Security 2020 – “Intentional Security to accelerate digital business success”

Email inboxes around the globe are filled though January with a flurry of IT market and technology predictions. I’ve been guilty of writing them in the past but chose not to this year. However, a few people have nudged me and requested at least a summary or a few ideas on a few significant IT security areas to consider through 2020 (not predictions). One thing I can convey with certainty, is that fact we actually don’t know what will happen in the security arena moving forward, we can assume and theorise but don’t really know. The business and technology landscape has never been more uncertain, with well skilled and financed attackers (at times more so than the defenders) due to the potential for immense rewards. To that end organisations need to be aware, pragmatic, agile with effective security controls and actionable remediation strategies to help them deliver “Secure IT”.

So, what might happen

The “Windows 7” platform will be a highly targeted attack vector (whether embedded, full function or other). Whilst many users remain emotionally and operationally wedded to the now reliable and robust legacy operating system, the end of operating system support and patches for Windows 7 software platforms means enterprises as a minimum must evolve away from Windows 7 to Windows 10 or to another secure and supported operating environment. If a move from Windows 7 cannot be undertaken in a timely manner, compensatory controls for example the use of virtual patching may add a layer of defence but that will very short lived. A move from the Windows 7 operating platform is the only outcome to maximise user and system security.

Next up, “connected things”. IOT is the collective term frequently used to describe connected devices, often without an interface for human input but “connected things” collect, process, transmit and sometimes store data. The sheer volume of connected things increases the security challenge with defenders requiring real time visibility, always on controls as they seek to minimise or eliminate the potential for attack. To make matters worse, many of the “things” become invisible to the human eye hidden in ceilings, behind walls or embedded in other devices. But they remain highly visible to attackers are easily located with simplistic scanning tools and can be used to launch highly damaging attacks (or as a beachhead to enter a networked environment). Visibility visibility visibility is everything – you can’t secure things you cannot digitally see. Connected device visibility platforms or advanced NAC systems help to determine the type, status, behaviour of all connected devices. This allows them to determine posture, grant and revoke access, supply data inputs to asset and CMDB databases but more importantly to help organisations to create and maintain a baseline of “normal or known good security”.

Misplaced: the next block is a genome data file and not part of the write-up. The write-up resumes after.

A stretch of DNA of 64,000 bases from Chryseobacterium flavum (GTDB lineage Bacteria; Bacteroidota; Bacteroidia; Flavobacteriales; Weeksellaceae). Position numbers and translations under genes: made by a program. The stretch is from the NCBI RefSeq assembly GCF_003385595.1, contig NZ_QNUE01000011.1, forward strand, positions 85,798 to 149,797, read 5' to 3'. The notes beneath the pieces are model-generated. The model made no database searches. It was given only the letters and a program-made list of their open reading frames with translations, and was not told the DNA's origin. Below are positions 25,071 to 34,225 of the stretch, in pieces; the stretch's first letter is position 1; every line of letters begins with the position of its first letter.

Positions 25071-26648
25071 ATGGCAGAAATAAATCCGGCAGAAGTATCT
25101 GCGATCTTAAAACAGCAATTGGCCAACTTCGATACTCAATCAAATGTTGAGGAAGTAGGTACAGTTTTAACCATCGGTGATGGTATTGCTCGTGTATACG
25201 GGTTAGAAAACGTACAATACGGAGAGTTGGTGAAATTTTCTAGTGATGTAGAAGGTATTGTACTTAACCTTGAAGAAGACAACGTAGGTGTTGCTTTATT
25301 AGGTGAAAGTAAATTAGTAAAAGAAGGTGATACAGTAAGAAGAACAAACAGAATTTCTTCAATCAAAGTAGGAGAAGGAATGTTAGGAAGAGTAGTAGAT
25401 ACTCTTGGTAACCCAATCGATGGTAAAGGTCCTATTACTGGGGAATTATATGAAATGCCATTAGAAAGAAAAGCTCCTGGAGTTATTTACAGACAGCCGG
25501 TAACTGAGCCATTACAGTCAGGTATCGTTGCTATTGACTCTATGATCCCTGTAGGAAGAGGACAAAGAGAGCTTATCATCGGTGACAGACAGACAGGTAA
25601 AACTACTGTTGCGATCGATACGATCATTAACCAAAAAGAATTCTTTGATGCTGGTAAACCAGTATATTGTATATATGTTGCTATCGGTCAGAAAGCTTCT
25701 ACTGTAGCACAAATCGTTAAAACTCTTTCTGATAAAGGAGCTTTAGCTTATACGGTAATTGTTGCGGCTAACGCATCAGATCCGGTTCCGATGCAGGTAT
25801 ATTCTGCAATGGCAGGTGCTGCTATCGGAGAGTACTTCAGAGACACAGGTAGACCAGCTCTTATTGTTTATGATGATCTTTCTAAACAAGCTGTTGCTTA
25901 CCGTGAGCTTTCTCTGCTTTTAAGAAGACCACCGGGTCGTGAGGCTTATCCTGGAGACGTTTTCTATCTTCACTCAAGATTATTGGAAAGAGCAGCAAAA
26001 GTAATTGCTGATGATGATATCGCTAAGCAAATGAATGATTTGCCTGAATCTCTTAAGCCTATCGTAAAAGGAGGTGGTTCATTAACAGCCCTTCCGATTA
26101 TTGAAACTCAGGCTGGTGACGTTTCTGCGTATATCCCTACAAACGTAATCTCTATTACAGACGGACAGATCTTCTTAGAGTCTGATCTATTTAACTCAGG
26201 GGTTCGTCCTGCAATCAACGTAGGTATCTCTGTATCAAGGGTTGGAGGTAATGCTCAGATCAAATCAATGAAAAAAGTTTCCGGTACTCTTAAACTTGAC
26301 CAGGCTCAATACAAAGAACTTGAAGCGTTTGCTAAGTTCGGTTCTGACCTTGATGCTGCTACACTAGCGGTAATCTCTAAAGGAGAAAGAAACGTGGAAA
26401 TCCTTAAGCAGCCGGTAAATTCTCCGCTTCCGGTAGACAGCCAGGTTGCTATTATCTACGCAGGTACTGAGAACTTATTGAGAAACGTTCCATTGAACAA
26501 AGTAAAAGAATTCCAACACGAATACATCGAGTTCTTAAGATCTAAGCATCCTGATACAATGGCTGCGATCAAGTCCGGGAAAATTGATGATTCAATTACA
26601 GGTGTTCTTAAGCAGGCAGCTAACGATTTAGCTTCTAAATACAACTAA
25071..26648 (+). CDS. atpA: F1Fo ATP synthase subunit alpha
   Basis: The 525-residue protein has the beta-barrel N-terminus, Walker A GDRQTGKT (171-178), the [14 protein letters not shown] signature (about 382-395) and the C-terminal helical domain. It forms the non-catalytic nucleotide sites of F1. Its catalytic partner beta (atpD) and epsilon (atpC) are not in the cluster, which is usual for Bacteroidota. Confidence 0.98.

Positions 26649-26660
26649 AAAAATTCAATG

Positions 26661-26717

And last but not least, “the human vector” remains a key consideration in 2020. Un-informed users have the potential to become the weakest link in the security chain, but informed, engaged, security conscious users become one of the most significant elements of optimum security. Users have the power to make intellectual and dynamic decisions, interpreting situations in a way technology based controls cannot. With users as educated, security advocates and technical security controls working together in harmony, end to end optimum security becomes a reality not a dream.

As a recap, to maintain a security by design and by default in 2020 for users, business & consumers, three areas will be high on my list:

  • Acceleration of the move from Windows 7 (or to secondary compensatory security deployed if a platform move is not possible)
  • Optimum visibility of connected things (traditional connected devices and IOT) to ensure they can be located, patched, secured.
  • Inspirational education of “the human” to intentionally become the strongest security link in the digital chain.

Through 2020 we must strive to make intentional security simple to consume, manage, operate and EFFECTIVE. This will help users, organisations and the industry to shift the current mindset and position security positively as the essential enabler of the digital world. Its time to start now, start today.

Until Next time.

Colin W

Business Line CTO Networking and Security – Computacenter UK

Twitter: @colinwccuk

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About Colin Williams

Colin is Computacenter's Practice Leader for Networking, Visual Collaboration & Security @colinwccuk

One response to “Security 2020 – “Intentional Security to accelerate digital business success””

  1. Arvind S says :

    Agreed, agreed and agreed. Refreshing to read a security article that is not all doom and gloom.

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